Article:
Wednesday, March 30, 2011

Very Cool: Amazon's Cloud Drive and Cloud Player

I spent some time this evening playing around with's new Cloud Drive and Cloud Player service. Amazon is offering 5gb of free storage for your Music, Docs, Pictures and Video. If you purchase any music album from MP3, they'll upgrade that to 20gb for the next year. See the ads below for some $2.99 albums that qualify for the upgrade. 20gb gives me enough storage to upload all my music and stream or download it to any computer I have. This is a great solution for the Cr-48 where local storage is limited and the native music player is currently lacking. Right now, I'm uploading Music from my machine at about 1gb an hour so it's going to take most of the night to get my entire collection but once that's finished I'll be able to stream or download songs to my desktop at work, my Android phone or my Cr-48 and most importantly, keep everything organized between them without needing to copy/rip a CD multiple times. The web based music player isn't anything fancy but it a clean interface and it handle's what I need with playlists, search and plenty of sort options. I know there's been plenty of talk and rumour about Google Music and I'll certainly give it a shot when it's available but for now, Amazon's Cloud Player service is quite impressive!

Tuesday, March 29, 2011

Monday, March 28, 2011

Dev Channel Update:

Dev channel was updated this evening to The only noticeable change I've observed is that the browser was updated to the latest 11.x release. Some users on the Chrome Notebook Pilot forum are claiming improved performance. Are you noticing improvements over .32?

Friday, March 25, 2011

Dev Channel Update:

Dev channel was updated this afternoon fixing a rather nasty bug that was causing only blank pages to show in the browser on login. If you have it, have you noticed any other fixes? I have noticed that my blog posts describing how to create recovery drives have been possible the past few days. Those of you that recovered back to beta channel, do you plan to move back to dev now or have you had enough of life as a guinea pig?

Wednesday, March 23, 2011

Even Easier Recovery: Create a Recovery Drive From Your Cr-48

I've covered creating a Cr-48 recovery drive from Windows in the past but even that can be a hassle when you're not in front of your computer. Why can't we create the recovery USB or SD Card from our Cr-48? Now you can, just follow these easy steps:
  1. If you're not already in Developer Mode, you need to flip the switch underneath your battery. See here for details, just follow steps 1-7.
  2. With your Cr-48 connected to WiFi or Ethernet, get to a shell prompt. There are two ways to do this:
    1. If you're having trouble even opening a web page on your Cr-48, you can press CTRL+ALT+=> (=> is the forward arrow just above the numbers 2 and 3 on the keyboard). This works before or after you login. Now login as the user "chronos". No password should be needed. If CTRL+ALT+=> doesn't do anything, make sure you're in developer mode (see step 1)
    2. If you're logged in, you can press CTRL+ALT+T and then type "shell". If it says shell isn't a valid command, make sure you're in developer mode (see step 1)
    You should now be at a shell prompt. Note that you do not and should not need to be root to continue, the script will manage that itself, you can remain as user chronos.
  3. Now you're ready to run the recovery drive creation script. This command is case-sensitive, make sure you get it exactly right. If you get an error along the lines of "site not found, make sure you have Internet connectivity on your Cr-48. To start the script, just type:

    cd; wget; sudo sh e3cdo

  4. Once the roughly 320mb image downloads and unpacks, the script will show you USB and SD Card drives that the image can be written to. Any 2gb or larger drive will work and some 1gb drives work also, the script will warn you if a drive is to small. If you haven't plugged your drive in yet, plug it in and hit Enter to scan again. It may take 10-20 seconds for the drive to initialize so you may need to hit Enter a few times.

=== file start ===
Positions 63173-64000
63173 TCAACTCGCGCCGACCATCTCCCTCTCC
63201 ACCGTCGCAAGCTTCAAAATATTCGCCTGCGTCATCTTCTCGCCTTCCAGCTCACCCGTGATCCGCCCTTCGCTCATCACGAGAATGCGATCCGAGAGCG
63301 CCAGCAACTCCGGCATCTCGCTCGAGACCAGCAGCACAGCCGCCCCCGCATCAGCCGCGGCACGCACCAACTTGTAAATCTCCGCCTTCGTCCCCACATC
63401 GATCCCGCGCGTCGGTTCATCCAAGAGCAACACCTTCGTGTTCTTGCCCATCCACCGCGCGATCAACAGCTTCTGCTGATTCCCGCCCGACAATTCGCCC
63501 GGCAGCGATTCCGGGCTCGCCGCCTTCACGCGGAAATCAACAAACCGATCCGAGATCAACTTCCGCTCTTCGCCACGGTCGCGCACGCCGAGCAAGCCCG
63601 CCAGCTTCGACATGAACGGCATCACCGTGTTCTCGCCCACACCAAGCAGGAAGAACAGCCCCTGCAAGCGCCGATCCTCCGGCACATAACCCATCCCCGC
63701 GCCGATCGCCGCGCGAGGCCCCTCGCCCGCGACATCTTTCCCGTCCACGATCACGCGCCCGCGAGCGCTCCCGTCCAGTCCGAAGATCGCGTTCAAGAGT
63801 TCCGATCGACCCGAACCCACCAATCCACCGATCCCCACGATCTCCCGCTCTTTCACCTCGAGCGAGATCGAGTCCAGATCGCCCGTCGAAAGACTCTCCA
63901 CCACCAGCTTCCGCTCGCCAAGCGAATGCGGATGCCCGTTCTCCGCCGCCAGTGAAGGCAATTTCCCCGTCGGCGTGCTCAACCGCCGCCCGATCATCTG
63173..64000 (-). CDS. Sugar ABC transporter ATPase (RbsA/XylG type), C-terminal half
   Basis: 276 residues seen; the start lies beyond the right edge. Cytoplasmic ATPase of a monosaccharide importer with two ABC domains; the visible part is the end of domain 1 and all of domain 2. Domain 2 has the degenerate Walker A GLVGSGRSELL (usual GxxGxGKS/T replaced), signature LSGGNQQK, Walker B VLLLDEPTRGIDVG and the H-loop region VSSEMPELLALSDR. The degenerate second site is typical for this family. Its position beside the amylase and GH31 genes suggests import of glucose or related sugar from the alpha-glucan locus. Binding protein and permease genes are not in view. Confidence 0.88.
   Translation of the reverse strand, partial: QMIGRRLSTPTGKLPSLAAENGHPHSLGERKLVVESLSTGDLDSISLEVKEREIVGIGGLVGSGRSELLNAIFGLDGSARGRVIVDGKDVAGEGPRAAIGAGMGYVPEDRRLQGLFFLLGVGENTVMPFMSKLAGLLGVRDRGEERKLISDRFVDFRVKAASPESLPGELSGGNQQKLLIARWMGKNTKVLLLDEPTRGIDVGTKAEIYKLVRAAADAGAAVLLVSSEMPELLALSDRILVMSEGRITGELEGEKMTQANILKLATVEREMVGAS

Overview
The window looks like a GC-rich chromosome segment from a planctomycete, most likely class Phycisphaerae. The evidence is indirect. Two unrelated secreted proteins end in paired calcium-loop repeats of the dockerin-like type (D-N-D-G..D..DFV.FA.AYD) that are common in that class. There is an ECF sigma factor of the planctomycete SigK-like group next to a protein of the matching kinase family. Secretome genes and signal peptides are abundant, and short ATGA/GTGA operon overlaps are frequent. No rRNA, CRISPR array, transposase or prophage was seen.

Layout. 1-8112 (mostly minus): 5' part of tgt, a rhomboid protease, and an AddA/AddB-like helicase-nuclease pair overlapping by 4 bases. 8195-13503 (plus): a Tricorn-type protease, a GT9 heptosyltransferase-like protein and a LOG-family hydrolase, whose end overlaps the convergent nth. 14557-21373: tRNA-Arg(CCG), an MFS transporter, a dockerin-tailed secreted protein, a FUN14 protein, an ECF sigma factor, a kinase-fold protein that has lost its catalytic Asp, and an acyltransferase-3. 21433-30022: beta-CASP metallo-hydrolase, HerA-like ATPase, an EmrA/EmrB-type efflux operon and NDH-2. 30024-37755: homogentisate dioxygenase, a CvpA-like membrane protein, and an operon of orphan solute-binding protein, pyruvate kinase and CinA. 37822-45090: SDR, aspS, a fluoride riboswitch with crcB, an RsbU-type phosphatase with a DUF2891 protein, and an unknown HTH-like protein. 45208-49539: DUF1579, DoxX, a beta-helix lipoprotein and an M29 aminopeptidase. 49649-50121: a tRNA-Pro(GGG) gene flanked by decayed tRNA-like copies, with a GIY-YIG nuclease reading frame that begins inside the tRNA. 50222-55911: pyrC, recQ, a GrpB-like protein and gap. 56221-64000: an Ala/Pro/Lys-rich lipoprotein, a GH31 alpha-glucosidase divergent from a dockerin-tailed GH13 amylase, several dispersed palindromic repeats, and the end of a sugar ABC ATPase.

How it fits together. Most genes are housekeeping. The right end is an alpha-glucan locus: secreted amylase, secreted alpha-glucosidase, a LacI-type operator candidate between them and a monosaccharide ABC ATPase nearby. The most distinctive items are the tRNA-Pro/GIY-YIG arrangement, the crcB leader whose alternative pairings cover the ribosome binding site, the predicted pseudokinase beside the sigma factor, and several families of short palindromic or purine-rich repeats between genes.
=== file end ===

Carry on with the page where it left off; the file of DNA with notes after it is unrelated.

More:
5. To confirm that you definitely want to use the drive and that you understand all information on the drive will be lost, the script makes you type "YES" and "DoIt". Both are case-sensitive and that's "Do It" as in the Nike slogan, "Just..." Once that's done, the image will be written to the drive.
  6. Lastly, the script will ask if it should delete temp files. Unless you plan to create more recovery disks in the very near future, you should say yes here to free up 1.2gb on your drive.

Monday, March 21, 2011

Beta Channel Update:

Update: Google's posted details on the update to their official Chrome releases blog. In addition to the browser update, the trackpad dead space is supposed to be lessened. How's the trackpad doing for you with

Beta Channel was updated tonight to So far I've noticed two changes:

  1. Volume and Mute buttons work as expected! Previously it wasn't possible to adjust the volume with the hardware buttons (or at all if you were not in dev mode and couldn't run alsamix from a shell).
  2. Chrome browser has been updated to 10.0.648.151 which is described by Google as blacklisting a few (presumably malicious) certificates.
note that the critical Adobe Flash vulnerability was fixed in the last beta update and to my knowledge, Chrome remains the only fixed version to date, Adobe hasn't released a fix for Firefox, IE or Safari.

In other news, I'm having mixed feelings about the new HTC Thunderbolt phone. LTE is definitely the fastest mobile broadband money can buy but whether it's the network, the hardware or the software, things are a bit finicky so far and battery life is downright lousy. Looks like I'll be ponying out for the extended battery. Hopefully some Android updates from Verizon will solve some of these issues.

Thursday, March 17, 2011

Dev Channel Update: (missed

This is what happens when I get busy for 24 hours. The Chromebots decide to push out multiple updates. I'm not seeing a lot of discussion about new features but numerous people are having crash issues (turn those about:flags off people).

I do apologize if my posting is down this week, I just ordered the HTC Thunderbolt this morning and it'll be here tomorrow, my gadget attention has been temporarily diverted from the Cr-48. But once I get over the 4G and front facing camera I'm sure it'll be back to the Cr-48. The Thunderbolt isn't entirely OT for this blog, I'll be sure to post some scores with the Cr-48 tethered to the Thunderbolt's 4G hotspot.